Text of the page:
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Name: Tarango v. McDaniel
Case #: 13-17071
Court: US Court of Appeals
District 9 Cir
Opinion Date: 03/03/2016

State court decision was contrary to clearly established federal law because the court did not investigate the prejudicial effect of a police tail on a known holdout juror. Defendant was convicted in Nevada of robbery, attempted murder, gun use, and other offenses based upon his participation with others in a robbery and shoot-out in a bar. There were a number of off duty police officers in the bar at the time of the robbery who became victims and witnesses. While the jury was deliberating in defendant's case, the foreperson sent a note to the court complaining that a lone holdout…

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Name: People v. Diaz
Case #: B256050
Court: CA Court of Appeal
District 2 DCA
Division: 6
Opinion Date: 04/14/2015

Petition to release personal juror identifying information is untimely if made after conviction, sentence, and affirmance on appeal. After his 2007 conviction for a gang-related murder, Diaz made a new trial motion raising three separate instances of juror misconduct. The trial court denied the motion and Diaz appealed. The Court of Appeal rejected the juror misconduct claims in Diaz's direct appeal and affirmed. Diaz's federal habeas petition was denied. In 2014, Diaz returned to the state trial court and filed a petition to access confidential juror identifying information (Code Civ. Proc., § 237, subd. (b)) so he could contact the…

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Name: People v. Cook
Case #: E054307
Court: CA Court of Appeal
District 4 DCA
Division: 2
Opinion Date: 12/12/2013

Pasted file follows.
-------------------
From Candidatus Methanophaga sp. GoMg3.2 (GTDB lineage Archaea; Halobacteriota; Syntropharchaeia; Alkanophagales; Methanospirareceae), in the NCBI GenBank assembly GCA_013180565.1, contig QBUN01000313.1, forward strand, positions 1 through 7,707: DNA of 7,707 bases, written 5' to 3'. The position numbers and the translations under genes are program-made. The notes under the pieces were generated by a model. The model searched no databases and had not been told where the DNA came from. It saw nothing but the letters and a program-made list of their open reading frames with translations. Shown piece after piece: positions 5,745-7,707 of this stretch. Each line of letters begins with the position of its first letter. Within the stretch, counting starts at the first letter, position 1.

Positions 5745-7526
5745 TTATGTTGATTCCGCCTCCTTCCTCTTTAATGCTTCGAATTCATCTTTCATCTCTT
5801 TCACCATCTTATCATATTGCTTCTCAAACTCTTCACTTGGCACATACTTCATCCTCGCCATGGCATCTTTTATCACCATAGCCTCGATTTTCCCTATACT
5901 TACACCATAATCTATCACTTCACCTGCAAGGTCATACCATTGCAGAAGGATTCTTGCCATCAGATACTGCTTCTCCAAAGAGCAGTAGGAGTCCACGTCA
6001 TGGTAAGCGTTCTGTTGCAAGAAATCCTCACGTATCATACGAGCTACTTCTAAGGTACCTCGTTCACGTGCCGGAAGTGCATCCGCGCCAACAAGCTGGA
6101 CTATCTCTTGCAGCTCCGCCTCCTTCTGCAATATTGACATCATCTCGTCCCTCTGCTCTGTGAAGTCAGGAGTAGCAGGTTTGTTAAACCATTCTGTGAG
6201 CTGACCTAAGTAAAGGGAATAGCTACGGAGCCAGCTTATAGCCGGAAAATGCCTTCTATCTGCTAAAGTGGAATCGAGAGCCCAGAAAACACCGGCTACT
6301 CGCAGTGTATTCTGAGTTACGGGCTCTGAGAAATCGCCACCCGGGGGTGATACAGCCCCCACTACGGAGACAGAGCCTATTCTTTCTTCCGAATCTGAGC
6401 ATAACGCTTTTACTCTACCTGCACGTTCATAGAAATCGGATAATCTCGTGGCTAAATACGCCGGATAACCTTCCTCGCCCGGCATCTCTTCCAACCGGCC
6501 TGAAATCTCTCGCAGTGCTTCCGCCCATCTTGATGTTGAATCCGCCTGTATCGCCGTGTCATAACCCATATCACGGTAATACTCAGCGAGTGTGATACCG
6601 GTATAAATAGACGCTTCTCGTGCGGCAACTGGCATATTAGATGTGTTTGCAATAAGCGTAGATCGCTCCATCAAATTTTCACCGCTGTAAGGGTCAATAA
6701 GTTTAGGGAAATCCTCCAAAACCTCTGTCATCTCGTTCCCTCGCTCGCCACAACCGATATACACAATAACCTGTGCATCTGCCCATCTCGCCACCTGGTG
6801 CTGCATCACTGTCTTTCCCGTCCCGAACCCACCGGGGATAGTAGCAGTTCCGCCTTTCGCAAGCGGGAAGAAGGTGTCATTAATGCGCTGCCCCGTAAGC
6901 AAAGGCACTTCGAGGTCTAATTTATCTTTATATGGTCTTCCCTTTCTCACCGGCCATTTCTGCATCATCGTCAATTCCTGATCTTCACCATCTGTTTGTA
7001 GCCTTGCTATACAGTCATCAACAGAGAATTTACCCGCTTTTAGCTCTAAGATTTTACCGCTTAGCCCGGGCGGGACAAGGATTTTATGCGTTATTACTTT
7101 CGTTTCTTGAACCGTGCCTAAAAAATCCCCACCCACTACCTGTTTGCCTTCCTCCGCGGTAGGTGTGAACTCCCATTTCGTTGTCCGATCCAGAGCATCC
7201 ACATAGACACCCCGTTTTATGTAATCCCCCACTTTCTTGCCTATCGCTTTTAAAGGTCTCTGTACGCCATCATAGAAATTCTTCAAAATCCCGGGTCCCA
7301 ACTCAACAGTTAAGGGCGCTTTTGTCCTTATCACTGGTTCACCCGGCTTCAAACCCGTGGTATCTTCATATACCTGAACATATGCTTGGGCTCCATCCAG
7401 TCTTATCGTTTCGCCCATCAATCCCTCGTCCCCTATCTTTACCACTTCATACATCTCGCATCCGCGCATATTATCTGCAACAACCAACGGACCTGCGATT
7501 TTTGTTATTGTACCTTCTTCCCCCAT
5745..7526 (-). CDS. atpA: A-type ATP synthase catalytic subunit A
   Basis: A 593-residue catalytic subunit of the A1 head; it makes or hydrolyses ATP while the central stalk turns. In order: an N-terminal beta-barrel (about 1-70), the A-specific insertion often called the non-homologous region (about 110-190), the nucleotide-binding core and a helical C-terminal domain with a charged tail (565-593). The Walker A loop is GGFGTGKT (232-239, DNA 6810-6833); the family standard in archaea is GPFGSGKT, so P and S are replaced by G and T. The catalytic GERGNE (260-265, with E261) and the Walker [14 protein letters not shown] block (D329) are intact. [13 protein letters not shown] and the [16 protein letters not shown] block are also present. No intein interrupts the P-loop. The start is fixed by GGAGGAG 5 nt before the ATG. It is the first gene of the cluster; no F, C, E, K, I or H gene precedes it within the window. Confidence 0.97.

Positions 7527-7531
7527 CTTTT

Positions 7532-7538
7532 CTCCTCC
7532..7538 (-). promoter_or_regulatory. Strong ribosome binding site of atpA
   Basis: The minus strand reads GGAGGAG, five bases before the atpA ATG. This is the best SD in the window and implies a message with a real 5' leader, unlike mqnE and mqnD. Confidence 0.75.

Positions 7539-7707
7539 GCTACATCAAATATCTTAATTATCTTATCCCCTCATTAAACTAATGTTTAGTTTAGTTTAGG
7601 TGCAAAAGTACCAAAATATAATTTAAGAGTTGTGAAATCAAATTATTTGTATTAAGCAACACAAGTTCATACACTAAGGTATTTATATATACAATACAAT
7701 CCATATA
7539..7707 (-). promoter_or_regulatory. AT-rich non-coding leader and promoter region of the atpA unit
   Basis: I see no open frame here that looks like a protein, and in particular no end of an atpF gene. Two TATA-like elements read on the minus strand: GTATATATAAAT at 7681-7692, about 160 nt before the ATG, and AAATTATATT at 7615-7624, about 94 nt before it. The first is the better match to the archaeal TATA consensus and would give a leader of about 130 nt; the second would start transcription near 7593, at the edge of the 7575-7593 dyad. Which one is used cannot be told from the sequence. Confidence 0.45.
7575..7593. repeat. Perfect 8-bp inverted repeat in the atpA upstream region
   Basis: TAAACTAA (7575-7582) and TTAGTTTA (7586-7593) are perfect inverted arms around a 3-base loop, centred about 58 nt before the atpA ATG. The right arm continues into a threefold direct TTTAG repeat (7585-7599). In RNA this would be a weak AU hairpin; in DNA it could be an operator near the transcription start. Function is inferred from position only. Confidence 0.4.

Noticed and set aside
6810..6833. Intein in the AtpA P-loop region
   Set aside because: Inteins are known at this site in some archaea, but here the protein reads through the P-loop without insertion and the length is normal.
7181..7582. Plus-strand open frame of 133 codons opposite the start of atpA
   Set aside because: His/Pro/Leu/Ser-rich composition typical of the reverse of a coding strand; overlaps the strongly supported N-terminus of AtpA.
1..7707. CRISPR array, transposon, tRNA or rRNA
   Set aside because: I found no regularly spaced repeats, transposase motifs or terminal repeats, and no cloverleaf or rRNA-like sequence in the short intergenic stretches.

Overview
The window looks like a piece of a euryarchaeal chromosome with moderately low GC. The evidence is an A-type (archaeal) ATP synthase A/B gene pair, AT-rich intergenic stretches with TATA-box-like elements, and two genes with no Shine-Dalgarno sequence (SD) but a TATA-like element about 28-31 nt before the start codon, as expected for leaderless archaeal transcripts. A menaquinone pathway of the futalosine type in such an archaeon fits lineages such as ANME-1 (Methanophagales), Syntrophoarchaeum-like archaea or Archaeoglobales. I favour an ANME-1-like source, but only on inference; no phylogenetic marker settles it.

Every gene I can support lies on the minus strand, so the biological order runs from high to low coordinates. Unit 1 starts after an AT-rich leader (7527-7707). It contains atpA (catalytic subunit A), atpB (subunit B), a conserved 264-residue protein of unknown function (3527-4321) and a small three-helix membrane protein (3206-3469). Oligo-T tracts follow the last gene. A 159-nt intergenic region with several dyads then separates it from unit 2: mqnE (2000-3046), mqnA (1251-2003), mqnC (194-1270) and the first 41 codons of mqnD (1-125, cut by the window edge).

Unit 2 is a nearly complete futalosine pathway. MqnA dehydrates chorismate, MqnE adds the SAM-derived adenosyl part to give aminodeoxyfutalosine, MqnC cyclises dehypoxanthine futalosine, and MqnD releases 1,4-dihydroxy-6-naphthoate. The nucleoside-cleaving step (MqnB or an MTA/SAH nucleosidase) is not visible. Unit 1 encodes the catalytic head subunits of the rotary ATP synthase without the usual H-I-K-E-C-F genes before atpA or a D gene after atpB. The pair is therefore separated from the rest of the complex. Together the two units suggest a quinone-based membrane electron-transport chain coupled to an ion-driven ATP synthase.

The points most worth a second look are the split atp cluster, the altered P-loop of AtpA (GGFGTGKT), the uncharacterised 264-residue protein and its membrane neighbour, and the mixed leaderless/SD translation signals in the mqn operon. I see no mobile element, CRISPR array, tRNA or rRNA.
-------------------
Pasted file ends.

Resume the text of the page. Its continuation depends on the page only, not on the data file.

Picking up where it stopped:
Subsequent History: Review granted 3/12/2014: S215927

A Penal Code section 12022.7, subdivision (a) (great bodily injury) enhancement may not be imposed with respect to a victim who was the subject of defendant’s manslaughter conviction. Appellant was convicted of three counts of vehicular manslaughter (Pen. Code, § 192, subd. (c)(1)) as to victims Williams (count 1), Giambra, and Page. The jury found true three allegations attached to count 1 that appellant had personally inflicted great bodily injury upon Giambra, Page, and Valentine (Pen. Code, § 12022.7, subd. (a)). The court struck punishment for the enhancements as to Giambra and Page, but imposed a three-year consecutive term for…

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Name: People v. Johnson
Case #: E056878
Court: CA Court of Appeal
District 4 DCA
Division: 2
Opinion Date: 12/19/2013

Trial court abused its discretion in denying defendant's posttrial motion for disclosure of jurors' identifying information. At the scene of an accident, defendant was "blatantly drunk" and admitted rear-ending an SUV that was stopped at a red light, injuring its occupants. A jury convicted defendant of DUI offenses and found numerous enhancements true. Before sentencing, which was over a year after trial, defendant sought release of jurors' identifying information. Included in his motion were declarations signed by his mother and stepfather about a conversation with three jurors regarding defendant's failure to testify. Defendant appealed the denial of this motion.…

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Name: People v. Calles
Case #: B225763
Court: CA Court of Appeal
District 2 DCA
Division: 5
Opinion Date: 10/05/2012

Where jury's "timing experiment" did not stray beyond admitted evidence and was not of a character that was likely to improperly influence the verdict, trial court correctly denied new trial motion. Appellant was convicted of two counts of gross vehicular manslaughter, three counts of hit and run, and one count of second degree murder based on his act of driving onto a sidewalk at 40 miles per hour, hitting pedestrians, then backing over a woman who was stuck under his car, and leaving the scene. One factor regarding implied malice was the length of time that passed between initial impact…